During Praise and Worship time, I loved watching Donna Earnhardt take heed of the Holy Spirit prompting her to call on someone to give a testimony. What a tremendous blessing to hear a young teen girl, without prior notice, volunteer. She eagerly shared a vivid description of when the woman with the alabaster box poured perfume on Jesus’ feet. If that wasn't enough, Donna, who had been wiping her tears as she listened to the girl speak, then stepped up to show the audience the song lyrics that were already cued up for the next song, “The Alabaster Box.” How awesome was that?

Later, another woman shared her testimony of how God spared her life in a horrific accident, providing her a second chance to accept His love and eternal salvation. She reminded us of the importance of seizing those opportunities today, not to wait. Even though this woman still experiences tremendous physical pain every day, she is using her written and spoken words to point others in the direction of her Savior.

I watched people volunteer to help others all weekend—with an umbrella, a ride to lunch, and a seat in the auditorium. Smiles, prayers, and encouraging words weaved throughout the crowd.

Even the homeschool mom, who volunteered to help with the snacks in the Green Room, continually checked to make sure everyone had what they needed. She kept asking if the coffee was fresh enough. She cared about those she served and gave full attention to every detail. What a blessing.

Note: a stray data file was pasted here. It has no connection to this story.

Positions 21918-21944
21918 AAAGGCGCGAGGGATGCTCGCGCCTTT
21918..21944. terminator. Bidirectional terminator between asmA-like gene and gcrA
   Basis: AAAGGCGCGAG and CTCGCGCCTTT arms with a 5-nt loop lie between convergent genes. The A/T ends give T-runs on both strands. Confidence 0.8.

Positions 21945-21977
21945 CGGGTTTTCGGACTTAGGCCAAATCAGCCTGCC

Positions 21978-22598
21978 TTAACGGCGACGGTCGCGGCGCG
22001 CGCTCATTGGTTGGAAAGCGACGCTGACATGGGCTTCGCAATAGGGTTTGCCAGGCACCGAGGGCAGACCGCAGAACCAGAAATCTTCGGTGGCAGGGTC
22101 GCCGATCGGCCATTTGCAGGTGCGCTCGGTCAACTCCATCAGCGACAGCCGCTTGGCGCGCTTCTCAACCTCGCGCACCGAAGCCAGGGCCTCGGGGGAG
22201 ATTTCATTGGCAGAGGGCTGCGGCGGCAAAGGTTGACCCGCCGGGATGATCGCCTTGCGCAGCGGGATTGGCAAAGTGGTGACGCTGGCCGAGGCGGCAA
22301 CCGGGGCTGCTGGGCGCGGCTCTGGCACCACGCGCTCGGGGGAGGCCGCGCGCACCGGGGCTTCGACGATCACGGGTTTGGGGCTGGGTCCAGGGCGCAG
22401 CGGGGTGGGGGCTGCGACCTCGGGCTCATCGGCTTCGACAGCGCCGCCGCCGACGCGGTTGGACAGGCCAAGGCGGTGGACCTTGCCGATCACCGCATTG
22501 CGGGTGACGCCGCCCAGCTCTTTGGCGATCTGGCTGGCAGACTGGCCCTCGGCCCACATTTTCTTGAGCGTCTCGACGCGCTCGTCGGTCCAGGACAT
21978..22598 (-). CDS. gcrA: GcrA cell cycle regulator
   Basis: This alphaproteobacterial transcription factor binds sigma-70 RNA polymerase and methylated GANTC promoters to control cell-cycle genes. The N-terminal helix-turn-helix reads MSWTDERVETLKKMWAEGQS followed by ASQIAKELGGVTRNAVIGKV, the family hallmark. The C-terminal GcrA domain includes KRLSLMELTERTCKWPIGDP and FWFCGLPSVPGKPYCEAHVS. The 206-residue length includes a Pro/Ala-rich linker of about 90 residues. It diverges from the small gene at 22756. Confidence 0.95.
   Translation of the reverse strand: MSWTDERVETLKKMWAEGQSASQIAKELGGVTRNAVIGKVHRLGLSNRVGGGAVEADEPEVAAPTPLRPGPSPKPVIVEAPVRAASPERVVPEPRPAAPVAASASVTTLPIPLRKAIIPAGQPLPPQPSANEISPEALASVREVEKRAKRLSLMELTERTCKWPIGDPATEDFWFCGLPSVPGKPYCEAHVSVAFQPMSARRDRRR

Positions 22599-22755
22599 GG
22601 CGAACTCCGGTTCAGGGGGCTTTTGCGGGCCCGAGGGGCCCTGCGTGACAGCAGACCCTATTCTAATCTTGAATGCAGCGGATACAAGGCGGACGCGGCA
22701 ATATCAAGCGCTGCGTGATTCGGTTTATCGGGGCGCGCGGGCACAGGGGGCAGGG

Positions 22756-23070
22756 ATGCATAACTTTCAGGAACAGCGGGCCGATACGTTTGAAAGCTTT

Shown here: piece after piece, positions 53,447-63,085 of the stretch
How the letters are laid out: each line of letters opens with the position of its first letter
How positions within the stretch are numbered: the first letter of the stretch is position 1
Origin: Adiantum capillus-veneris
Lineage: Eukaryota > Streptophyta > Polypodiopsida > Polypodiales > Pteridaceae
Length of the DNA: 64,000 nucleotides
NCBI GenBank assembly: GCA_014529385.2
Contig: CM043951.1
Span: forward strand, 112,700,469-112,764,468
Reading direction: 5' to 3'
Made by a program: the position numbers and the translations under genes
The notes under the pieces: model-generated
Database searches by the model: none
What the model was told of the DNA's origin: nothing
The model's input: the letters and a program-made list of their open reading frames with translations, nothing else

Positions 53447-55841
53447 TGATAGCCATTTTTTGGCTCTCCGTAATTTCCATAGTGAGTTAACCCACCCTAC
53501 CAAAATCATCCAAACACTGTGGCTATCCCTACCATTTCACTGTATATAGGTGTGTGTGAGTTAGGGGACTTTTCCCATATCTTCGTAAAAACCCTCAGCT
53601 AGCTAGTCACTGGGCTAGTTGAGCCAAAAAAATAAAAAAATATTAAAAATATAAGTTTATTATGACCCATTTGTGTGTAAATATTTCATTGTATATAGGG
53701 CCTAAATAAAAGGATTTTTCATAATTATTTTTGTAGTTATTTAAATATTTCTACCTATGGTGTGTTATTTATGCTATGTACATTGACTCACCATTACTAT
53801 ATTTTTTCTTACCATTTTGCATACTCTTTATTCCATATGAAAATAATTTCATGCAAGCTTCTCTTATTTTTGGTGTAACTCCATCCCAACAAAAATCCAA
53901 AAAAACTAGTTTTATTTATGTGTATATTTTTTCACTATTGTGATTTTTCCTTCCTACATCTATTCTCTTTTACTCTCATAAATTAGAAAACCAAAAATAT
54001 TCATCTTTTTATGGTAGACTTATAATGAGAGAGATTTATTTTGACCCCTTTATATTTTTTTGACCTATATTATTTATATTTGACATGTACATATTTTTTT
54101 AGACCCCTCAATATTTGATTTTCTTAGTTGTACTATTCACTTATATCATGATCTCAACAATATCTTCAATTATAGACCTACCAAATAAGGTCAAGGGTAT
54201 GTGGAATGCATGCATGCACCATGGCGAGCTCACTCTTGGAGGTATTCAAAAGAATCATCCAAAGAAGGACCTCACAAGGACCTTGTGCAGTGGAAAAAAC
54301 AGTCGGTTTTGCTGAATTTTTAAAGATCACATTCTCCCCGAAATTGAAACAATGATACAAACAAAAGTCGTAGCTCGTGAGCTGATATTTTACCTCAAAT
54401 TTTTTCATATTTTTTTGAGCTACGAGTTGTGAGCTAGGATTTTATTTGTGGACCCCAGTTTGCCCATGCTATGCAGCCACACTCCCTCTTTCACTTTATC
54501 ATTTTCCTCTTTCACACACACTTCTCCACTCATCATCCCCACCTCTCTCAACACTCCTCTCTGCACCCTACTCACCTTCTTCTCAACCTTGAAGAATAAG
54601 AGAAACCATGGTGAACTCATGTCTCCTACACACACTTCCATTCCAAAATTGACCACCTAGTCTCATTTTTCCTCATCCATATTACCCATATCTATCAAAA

There were numerous others who volunteered their time and talents to the conference, some of whose names I do not know. But one was Helen Weigt who designed our resource book and then served at the front desk during the conference. Her talent and friendly smile blessed us all.

I saw God’s blessings overflow this weekend. I can’t help but wonder what others perceived. Surely, in the crowd on campus, there was someone who was struggling with a life issue, someone who was lonely, or someone who is not in a close relationship with Jesus Christ. I hope they saw a glimpse of what I saw.

If you did attend the Write2Ignite Conference this year, what blessings did you see?


Review of Christian Movie: The Good Book & a Giveaway

by Sally Matheny

Christian Film:
The Good Book

Usually, I only write book reviews. But when I was contacted about reviewing a silent, one-hour long, evangelistic movie, I was intrigued enough to say yes.

Fred and Sharon Wilharm applied the top rule of writing: show, don't tell, when producing the film, The Good Book. 

This award-winning movie has received the Dove Foundation’s highest award of five doves.” I’m one of those people who greatly considers the dove seals when selecting movies.

But I was curious if images alone could bolster enough story to present a strong message.